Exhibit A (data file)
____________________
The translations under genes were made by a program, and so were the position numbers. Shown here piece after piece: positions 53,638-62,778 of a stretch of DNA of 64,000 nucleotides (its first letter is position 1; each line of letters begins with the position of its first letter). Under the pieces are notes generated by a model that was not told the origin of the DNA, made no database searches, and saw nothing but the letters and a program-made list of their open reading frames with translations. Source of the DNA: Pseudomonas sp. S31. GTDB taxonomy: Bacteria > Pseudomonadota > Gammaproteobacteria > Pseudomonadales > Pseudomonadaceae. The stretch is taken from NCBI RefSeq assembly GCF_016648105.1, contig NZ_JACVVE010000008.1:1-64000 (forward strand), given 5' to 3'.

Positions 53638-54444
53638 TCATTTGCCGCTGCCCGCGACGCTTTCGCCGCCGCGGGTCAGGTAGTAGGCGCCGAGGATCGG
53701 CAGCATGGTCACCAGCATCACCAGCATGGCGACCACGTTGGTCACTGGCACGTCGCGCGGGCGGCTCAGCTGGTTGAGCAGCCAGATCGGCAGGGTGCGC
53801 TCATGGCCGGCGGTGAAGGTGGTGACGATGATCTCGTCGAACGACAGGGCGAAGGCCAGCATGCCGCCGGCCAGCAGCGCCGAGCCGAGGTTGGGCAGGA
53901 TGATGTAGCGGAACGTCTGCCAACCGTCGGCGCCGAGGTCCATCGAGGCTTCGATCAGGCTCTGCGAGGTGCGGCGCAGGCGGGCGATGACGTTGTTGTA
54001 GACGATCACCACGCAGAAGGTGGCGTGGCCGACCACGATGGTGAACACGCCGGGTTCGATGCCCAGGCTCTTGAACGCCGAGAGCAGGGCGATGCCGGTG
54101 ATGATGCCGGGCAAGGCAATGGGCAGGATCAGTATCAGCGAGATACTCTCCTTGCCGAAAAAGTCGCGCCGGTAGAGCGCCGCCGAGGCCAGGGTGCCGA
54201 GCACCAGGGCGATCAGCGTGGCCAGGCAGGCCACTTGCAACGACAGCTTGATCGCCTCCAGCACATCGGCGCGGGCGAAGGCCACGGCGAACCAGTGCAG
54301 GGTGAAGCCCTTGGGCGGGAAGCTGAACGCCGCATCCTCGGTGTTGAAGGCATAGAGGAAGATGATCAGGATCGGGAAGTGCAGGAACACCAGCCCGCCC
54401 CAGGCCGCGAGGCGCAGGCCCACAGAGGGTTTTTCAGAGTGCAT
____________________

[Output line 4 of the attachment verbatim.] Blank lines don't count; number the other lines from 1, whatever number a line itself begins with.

53701 CAGCATGGTCACCAGCATCACCAGCATGGCGACCACGTTGGTCACTGGCACGTCGCGCGGGCGGCTCAGCTGGTTGAGCAGCCAGATCGGCAGGGTGCGC